Food and Drink
Posted by Alexandra Spangaro
05. Jul, 2012
Often you visit restaurants where there has been much put into the design, but somewhere on the way to the kitchen the message about presentation gets lost and you end up served a dish that looks like it has come from a school canteen. Luckily at Rose Diner attention is given to every last detail, right down to the plate your meal is served on.
The unassuming old style pub front opens into a revamped green and cream interior. With a grand, sweeping bar and a mix of high and low tables scattered across the large space, there is something relaxing but stylish about Rose’s atmosphere.
Co-owned by brothers Steed Sheriff and Blake Oakley along with business partner Ash Cranston, Rose Diner offers pub cuisine with a British twist.
Every dish we tried, from the creamy Potato, Leek, Crouton and Gruyere soup ($7) served in an enameled camping cup, to the delicate plating of the Pan Roasted Hervey Bay Scallops with pickled green chilli ($18), was executed with care and thought.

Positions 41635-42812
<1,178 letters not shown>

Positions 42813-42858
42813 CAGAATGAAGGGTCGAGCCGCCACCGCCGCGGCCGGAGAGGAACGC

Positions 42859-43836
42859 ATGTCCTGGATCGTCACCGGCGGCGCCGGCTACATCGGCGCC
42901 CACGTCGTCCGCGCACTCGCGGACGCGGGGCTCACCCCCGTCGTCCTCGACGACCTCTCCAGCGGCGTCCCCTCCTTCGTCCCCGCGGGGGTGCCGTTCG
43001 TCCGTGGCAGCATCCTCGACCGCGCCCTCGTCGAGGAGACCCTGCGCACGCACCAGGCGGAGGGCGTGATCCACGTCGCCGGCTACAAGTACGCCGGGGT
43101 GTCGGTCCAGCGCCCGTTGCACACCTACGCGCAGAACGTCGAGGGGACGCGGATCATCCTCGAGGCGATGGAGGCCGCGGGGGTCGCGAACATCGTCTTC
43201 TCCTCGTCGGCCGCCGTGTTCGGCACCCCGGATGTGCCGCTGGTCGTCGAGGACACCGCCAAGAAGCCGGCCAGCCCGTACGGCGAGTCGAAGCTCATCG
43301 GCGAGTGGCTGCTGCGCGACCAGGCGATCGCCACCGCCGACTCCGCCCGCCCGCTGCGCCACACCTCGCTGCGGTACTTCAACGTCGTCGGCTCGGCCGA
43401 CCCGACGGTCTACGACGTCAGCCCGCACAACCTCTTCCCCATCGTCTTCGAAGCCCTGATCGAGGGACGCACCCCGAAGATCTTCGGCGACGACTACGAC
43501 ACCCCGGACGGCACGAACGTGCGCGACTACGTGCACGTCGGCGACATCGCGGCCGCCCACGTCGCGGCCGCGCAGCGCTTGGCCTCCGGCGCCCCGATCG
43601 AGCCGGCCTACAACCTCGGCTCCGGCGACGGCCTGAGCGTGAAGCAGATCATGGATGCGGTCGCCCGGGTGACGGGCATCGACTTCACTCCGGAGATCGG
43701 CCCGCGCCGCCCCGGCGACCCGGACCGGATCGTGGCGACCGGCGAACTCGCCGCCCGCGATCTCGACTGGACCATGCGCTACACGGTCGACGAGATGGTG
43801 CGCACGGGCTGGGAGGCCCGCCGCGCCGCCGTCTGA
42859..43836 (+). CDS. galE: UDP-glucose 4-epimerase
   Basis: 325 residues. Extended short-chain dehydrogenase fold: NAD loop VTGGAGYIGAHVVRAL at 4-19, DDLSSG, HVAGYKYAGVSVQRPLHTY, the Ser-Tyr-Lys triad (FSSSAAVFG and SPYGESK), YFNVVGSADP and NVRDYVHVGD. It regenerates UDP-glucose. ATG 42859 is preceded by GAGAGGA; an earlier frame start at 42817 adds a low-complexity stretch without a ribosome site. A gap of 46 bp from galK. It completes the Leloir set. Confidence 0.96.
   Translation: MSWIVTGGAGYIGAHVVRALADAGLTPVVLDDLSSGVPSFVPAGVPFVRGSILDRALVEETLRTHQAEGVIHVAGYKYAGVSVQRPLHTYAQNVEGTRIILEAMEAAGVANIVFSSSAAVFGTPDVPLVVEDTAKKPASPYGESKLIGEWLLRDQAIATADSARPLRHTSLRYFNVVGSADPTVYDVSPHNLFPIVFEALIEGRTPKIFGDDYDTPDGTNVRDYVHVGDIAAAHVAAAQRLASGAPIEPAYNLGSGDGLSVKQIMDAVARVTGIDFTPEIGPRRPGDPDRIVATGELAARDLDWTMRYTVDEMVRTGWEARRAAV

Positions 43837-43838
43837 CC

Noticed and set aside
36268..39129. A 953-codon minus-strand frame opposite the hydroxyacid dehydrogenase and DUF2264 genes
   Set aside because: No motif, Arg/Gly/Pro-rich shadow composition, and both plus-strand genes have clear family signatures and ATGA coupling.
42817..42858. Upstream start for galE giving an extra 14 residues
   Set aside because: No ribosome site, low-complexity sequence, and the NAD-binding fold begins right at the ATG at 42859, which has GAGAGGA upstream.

The desserts were just as delicious. With a hint of citrus, the Valrhona Chocolate Doughnuts ($12) were mouth-watering sugary balls that melted in your mouth, while the Baked Corrella Pear in Lillet with Yoghurt Ice-cream ($12) was a beautiful mix of spice, sweet and pear. The fantastic range of food is complimented with plenty of local wines and craft beers (it is an old pub, after all).
And if you can’t make it after hours the Little Rose Cafe next door does jaffles and shakes during the day.
309 Bay St, Port Melbourne
Sun – Thurs 12 noon till late
Fri – Sat 12 noon – 1am
Harold Pinter's classic take on a doomed love triangle gets a breath of new life at the MTC in September.
Our chat with actress Emma Ford on her group The Candy Topps who will soon perform their new show Femme Fatale at The Butterfly Club.
Both David Bowie's music and acting complement one another, and that's what Bowie On Film at Fed Square is all about.
Bail Out's plans to help out Melbourne's disadvantaged youth.
Snap away with The Fox Darkroom, a mecca for photography aficionados to learn all about the traditional methods of black and white photography.
It almost sounds like the premise of a reality TV show: pile a bunch of artists in a bus for seven days, send them across Mexico and see what happens.